In a demonstration of Asia’s growing power and influence on the world stage, Japan, Singapore and South Korea now hold joint top spot on the Henley Passport Index.
These latest results consolidate 12 months of Asian dominance, after Japan first climbed to the top spot in February last year.
The three Asian countries hold the crown with a visa-free/visa-on-arrival score of 189. Following a visa-exemption from Uzbekistan, Germany currently sits alone in second place, with a score of 188.
Five countries now share third place on the index with a score of 187: Denmark, Finland, France, Italy and Sweden.
The UK and the US look increasingly unlikely to regain the top spot they jointly held in 2015, with the UK now in fifth place with a visa-free/visa on arrival score of 185, and the US in sixth, with a score of 184.
The UAE continues its upward trajectory and is now just one spot away from entry into the index’s top 20. After the recent formalisation of a mutual visa-waiver agreement signed with Russia, UAE passport holders are now able to access 165 destinations without a prior visa.
China’s ascent is less dramatic, but it is a change that experts believe to be far more significant from a geopolitical point of view. The country now sits in 67th spot, having moved up 12 places since 2009.
As well as illustrating the widespread adoption of open visa policies, the latest rankings reflect the transformative effect that Asian development and growth is having on networks of transcontinental cooperation and connectivity. With the three tied in top spot all Asian countries, “there is a clear momentum behind the region taking centre stage in globalisation”, said Parag Khanna, founder and managing partner of FutureMap.
“The steady rise of China through its visa-waiver agreements shows how incremental and reciprocal measures can lead to significant progress in trust and recognition,” he added.
“With the Belt and Road Initiative expanding its constellation of member states and cross-border projects, we can fully expect Asian, European, Arab and African countries to continue to seek more seamless access to each other’s countries. This will benefit both China and all states participating in the rising trade along the new Silk Roads.”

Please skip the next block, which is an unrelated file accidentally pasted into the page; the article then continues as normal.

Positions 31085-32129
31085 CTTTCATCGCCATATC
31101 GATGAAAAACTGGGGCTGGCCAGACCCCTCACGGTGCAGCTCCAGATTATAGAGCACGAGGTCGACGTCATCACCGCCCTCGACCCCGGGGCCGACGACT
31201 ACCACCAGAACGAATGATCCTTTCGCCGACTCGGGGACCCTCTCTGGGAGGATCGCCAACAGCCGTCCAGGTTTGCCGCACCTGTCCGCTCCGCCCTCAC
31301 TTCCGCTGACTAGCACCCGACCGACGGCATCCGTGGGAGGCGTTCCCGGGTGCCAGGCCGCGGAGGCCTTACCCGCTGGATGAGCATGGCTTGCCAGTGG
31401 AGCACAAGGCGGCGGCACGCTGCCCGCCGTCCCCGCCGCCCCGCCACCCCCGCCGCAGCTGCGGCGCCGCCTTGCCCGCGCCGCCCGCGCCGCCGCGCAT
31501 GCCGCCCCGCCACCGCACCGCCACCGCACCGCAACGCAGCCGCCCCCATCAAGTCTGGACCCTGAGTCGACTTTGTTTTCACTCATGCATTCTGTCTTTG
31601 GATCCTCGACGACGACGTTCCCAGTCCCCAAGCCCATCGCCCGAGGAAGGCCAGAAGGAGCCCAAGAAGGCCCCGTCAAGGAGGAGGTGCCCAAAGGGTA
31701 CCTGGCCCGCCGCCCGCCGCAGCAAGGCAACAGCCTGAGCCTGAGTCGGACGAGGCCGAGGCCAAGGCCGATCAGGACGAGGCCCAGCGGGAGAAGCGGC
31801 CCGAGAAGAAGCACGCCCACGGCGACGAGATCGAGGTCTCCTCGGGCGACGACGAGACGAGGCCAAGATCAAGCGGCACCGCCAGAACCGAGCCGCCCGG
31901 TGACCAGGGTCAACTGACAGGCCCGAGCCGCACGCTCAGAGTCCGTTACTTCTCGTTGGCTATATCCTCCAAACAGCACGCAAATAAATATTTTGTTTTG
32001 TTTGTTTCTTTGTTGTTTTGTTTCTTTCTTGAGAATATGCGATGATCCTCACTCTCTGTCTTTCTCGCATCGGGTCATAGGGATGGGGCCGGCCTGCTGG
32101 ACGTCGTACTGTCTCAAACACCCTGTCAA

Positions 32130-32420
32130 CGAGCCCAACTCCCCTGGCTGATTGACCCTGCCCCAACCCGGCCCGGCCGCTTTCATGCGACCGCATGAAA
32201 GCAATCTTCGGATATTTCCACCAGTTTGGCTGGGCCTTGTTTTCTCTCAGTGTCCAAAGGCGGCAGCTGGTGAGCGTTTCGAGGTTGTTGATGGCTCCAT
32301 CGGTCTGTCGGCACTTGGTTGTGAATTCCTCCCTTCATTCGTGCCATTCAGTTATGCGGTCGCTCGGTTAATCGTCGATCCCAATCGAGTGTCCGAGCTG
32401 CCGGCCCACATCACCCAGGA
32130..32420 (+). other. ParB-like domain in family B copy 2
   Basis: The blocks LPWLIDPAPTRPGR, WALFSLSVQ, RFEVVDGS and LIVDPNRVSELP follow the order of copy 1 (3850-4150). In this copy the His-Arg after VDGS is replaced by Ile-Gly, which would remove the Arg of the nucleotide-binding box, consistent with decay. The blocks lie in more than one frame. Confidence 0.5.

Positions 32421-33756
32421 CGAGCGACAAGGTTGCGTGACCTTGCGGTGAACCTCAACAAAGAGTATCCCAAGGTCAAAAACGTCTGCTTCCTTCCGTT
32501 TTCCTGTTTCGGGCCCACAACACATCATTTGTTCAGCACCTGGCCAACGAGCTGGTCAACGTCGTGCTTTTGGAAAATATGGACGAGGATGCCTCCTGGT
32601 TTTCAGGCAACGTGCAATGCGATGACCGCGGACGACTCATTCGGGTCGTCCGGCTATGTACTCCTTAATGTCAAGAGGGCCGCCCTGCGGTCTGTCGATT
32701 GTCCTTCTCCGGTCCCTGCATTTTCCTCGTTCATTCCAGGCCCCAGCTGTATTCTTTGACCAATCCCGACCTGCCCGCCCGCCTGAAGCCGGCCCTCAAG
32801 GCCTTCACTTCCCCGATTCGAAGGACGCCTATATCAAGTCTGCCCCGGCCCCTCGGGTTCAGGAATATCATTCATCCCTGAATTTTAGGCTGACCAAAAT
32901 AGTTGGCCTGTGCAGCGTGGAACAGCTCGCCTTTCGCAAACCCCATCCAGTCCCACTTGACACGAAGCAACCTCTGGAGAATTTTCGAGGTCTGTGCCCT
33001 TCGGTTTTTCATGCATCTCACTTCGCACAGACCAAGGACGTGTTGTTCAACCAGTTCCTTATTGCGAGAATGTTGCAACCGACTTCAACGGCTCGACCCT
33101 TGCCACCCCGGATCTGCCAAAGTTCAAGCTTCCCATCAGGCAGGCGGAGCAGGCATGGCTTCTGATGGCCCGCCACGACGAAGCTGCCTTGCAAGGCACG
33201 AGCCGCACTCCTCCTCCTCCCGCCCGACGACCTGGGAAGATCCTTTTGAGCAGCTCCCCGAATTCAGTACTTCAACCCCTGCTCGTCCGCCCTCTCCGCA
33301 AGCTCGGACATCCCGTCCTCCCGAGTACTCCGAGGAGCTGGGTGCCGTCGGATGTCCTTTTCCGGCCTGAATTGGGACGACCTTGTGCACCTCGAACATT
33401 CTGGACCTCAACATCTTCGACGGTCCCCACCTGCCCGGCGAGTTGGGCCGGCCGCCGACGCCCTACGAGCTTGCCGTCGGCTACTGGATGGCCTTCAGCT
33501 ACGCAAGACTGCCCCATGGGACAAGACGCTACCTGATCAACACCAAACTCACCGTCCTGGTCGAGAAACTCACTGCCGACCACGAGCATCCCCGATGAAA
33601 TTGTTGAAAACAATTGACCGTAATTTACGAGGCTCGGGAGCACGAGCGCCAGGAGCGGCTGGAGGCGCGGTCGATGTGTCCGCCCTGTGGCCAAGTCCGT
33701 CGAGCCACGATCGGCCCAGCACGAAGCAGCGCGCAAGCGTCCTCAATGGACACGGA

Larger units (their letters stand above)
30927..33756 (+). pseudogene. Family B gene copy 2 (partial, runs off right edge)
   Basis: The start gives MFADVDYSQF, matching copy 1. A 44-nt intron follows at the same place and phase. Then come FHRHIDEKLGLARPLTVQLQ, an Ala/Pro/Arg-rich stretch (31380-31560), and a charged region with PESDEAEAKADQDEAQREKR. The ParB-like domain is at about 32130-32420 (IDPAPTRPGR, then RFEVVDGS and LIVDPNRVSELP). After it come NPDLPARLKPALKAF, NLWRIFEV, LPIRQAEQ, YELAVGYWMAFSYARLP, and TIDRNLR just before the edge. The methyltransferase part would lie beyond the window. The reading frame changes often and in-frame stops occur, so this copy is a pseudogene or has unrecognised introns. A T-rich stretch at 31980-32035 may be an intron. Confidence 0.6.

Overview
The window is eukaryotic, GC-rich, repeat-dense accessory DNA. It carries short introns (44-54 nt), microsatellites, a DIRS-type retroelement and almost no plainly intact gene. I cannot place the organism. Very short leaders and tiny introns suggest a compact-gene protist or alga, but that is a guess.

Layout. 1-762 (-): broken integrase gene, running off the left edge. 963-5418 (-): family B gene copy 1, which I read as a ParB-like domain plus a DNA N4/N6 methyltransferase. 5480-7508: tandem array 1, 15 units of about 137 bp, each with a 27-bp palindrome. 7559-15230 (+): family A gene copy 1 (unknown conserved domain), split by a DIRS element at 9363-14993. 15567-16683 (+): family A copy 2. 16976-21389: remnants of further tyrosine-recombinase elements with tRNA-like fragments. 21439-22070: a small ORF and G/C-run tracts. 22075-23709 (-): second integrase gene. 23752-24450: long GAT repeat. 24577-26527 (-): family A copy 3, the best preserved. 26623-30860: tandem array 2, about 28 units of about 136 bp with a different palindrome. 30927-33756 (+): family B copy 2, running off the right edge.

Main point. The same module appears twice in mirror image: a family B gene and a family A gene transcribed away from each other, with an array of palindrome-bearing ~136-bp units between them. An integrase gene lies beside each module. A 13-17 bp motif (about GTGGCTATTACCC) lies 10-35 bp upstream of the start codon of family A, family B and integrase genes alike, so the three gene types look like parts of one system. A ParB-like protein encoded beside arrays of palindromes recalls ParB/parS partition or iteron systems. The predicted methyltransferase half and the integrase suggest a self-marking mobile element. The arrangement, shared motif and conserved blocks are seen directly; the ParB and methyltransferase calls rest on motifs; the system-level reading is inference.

While growing passport strength seems inevitable for some countries, uncertainty abounds for others, as protracted Brexit negotiations continue. Last Thursday, EU leaders agreed to a request to delay the Brexit process, with a new conditional deadline set for mid-April.
Although the outcome remains unknown, Florian Trauner, research professor at the Institute for European Studies at the Free University of Brussels, pointed out that the process has not yet affected the UK’s standing on the Henley Passport Index.
“Post-Brexit, it is likely that UK citizens will retain their (short-stay) visa free travel for the Schengen area. If the UK and EU manage to maintain a close political and trade relationship, the actual impact of Brexit on the travel freedom of British citizens may remain limited. However, the picture may change with regard to long-term mobility given that the free movement rights for UK citizens in the EU (and vice versa) will cease to apply.”
Meanwhile, overall passport strength of countries with citizenship-by-investment (CBI) programmes is another of the index’s success stories. Malta currently sits in eighth spot, ahead of Australia, Iceland and New Zealand, and Montenegro, which is due to launch its CBI program soon, has climbed 19 places since 2009 to 43rd place with a visa-free/visa-on-arrival score of 143.
Moldova has jumped 21 places over the past decade and is now in 45th place on the index with holders able to travel to 121 global destinations visa-free.
Afghanistan and Iraq remain at the bottom of the ranking with a score of just 30, a position they have occupied throughout the index’s 14-year history.